Figure 1. Action areas of research groups in nano-water.  Source: own elaboration based on Annex 1.

In terms of its location in the country, 10 groups are located in the southeastern region of the country, which historically concentrates S&T activities; five are in the northeast region, one in the southern region, and one in the central-west region (Figure 2). No groups were identified in the northern region. It is interesting to note that from the three groups researching on water desalination, two are located in the Northeast which is a region endemically affected by droughts, but that has brackish groundwater as well as a long ocean coastline. Research on remediation of contaminated water, although mostly represented in the Southeast by eight research groups, is developed in several regions of the country.

Figure 2. Research Groups of CNPq by geographic region. Source: own elaboration based on Annex 1.

Finally, research on nano-water is developed in public research institutions. Only one research group is located at a private university, while 14 groups are based in state or federal public universities, and two in public research centers.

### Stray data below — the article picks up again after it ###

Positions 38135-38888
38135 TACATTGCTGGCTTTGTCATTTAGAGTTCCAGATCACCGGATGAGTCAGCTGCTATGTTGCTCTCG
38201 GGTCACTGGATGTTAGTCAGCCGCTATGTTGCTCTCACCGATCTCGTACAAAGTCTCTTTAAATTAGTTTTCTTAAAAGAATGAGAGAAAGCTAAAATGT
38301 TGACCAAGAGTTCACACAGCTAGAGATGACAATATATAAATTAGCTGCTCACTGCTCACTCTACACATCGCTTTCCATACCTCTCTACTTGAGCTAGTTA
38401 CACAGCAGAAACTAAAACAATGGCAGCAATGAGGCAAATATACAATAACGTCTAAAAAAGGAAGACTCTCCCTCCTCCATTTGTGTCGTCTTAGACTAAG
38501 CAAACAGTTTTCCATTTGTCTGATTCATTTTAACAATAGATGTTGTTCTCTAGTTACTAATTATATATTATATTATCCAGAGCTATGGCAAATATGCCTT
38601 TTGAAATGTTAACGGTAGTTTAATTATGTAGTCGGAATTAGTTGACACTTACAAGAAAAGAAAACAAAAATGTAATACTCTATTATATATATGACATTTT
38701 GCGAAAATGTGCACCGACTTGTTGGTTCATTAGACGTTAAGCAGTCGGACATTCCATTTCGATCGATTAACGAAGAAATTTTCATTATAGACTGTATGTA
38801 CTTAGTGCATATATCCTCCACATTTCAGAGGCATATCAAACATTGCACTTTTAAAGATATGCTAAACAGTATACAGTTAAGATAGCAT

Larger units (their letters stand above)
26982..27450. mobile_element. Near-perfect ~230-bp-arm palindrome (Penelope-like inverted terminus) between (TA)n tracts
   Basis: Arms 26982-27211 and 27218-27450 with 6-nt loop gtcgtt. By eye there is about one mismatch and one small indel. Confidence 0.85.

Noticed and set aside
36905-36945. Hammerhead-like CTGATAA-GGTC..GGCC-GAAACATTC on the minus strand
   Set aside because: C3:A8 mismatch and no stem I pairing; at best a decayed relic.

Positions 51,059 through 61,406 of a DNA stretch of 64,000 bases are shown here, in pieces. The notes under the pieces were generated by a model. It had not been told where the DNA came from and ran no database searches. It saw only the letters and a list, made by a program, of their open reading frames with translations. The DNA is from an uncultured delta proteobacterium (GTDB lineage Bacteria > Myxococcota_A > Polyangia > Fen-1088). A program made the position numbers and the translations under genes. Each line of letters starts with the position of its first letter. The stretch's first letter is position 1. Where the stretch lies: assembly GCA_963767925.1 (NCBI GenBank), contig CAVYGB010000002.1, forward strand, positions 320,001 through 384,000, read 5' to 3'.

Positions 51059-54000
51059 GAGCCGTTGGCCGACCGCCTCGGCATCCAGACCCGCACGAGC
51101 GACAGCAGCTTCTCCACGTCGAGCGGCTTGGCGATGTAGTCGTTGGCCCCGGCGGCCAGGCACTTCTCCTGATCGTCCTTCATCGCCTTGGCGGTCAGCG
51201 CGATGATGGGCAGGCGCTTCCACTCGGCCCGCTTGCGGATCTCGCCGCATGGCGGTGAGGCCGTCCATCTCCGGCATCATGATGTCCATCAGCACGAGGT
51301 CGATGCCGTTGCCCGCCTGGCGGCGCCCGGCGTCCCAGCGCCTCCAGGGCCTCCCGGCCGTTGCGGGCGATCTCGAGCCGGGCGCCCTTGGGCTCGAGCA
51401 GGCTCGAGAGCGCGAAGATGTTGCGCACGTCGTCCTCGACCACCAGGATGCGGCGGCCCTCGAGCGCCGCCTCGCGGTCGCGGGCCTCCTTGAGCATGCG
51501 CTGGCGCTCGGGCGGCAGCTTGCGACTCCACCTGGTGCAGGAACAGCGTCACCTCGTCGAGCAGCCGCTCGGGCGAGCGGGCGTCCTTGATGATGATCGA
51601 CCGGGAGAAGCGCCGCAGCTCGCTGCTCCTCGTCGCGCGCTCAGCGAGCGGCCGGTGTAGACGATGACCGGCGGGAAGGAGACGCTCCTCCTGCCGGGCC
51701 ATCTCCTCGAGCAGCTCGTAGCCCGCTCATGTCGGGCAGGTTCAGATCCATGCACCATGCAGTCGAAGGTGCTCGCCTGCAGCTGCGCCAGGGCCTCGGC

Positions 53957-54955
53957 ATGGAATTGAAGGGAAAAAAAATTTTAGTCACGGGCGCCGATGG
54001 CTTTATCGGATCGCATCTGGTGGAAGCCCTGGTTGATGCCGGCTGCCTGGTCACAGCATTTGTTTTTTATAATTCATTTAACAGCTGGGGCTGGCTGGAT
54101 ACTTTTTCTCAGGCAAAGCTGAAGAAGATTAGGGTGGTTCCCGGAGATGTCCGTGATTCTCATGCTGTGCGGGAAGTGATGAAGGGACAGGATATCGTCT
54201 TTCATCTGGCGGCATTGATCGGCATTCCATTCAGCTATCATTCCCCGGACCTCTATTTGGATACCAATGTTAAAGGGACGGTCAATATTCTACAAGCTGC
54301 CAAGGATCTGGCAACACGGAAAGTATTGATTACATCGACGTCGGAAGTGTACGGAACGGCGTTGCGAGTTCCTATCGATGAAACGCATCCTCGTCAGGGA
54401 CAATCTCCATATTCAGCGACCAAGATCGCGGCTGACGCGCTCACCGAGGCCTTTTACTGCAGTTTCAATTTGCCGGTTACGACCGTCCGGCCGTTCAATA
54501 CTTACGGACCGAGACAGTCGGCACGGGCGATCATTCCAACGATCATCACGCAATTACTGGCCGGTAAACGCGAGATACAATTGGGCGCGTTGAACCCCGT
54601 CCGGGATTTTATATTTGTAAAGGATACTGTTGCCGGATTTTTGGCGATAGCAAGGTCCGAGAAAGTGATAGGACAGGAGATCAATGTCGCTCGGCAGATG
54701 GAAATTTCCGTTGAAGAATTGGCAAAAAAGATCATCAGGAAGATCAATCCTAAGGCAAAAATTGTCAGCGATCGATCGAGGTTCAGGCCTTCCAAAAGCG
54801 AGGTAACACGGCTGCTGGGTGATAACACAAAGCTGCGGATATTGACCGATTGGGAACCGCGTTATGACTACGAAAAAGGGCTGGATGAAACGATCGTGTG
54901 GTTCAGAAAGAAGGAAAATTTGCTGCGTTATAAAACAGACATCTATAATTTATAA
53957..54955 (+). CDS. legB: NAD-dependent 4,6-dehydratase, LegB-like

In recent years nanotechnologies have drawn attention for their potential application to different economic sectors, including water remediation, purification and desalination.

Research on nanotechnology and water in Brazil represents a marginal percentage in relation to studies performed in nanotechnology in the country. Research on nano-water is developed, except one case, in public institutions, and most are aimed at environmental remediation. Considering the large number of researchers in nanotechnology in Brazil, as well as the available infrastructure (Invernizzi, 2010), it is possible to think of public policies specifically aimed at expanding research on nano-water to purification and desalination. It should be noted, however, that there is no clear policy in the country in terms of risks to health and/or the environment of the nanoparticles used, which is essential for research in nano-water to be carried out in a sustainable manner. More detailed studies about ongoing researches may shed light on the extent to which they incorporate risk analysis in their research, something that was not detected in the abstracts of the research projects.


GT. (2003). Desenvolvimento da nanociência e da nanotecnologia. Proposta do Grupo de Trabalho criado pela Portaria MCT no 252 como subsídio ao Programa de Desenvolvimento da Nanociência e da Nanotecnologia do PPA 2004-2007. GT Nanotecnologia (Grupo de Trabalho em nanociência e nanotecnologia). Ministério da Ciência e Tecnologia. Brasil. Retrieved from http://www.mct.gov.br/upd_blob/0002/2361.pdf